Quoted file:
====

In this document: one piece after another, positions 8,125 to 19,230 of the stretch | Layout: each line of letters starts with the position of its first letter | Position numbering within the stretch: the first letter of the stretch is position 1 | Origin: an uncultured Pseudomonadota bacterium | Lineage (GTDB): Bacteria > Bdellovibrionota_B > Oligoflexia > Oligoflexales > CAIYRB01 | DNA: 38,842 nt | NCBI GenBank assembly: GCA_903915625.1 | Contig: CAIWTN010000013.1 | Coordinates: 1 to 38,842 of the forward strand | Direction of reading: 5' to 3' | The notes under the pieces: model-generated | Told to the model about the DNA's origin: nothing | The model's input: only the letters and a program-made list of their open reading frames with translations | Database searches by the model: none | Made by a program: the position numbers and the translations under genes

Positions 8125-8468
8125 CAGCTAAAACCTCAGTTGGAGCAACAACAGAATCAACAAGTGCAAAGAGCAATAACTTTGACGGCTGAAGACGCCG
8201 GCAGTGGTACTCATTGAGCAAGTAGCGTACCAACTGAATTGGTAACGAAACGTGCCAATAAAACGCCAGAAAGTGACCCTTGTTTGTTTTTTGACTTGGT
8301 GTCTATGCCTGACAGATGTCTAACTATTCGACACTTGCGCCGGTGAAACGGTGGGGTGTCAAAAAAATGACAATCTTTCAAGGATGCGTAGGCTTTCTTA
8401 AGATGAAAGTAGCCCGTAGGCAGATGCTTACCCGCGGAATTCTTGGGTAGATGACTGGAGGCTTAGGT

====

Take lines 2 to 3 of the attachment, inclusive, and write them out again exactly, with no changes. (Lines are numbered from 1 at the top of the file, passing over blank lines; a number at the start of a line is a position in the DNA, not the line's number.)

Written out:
Positions 8125-8468
8125 CAGCTAAAACCTCAGTTGGAGCAACAACAGAATCAACAAGTGCAAAGAGCAATAACTTTGACGGCTGAAGACGCCG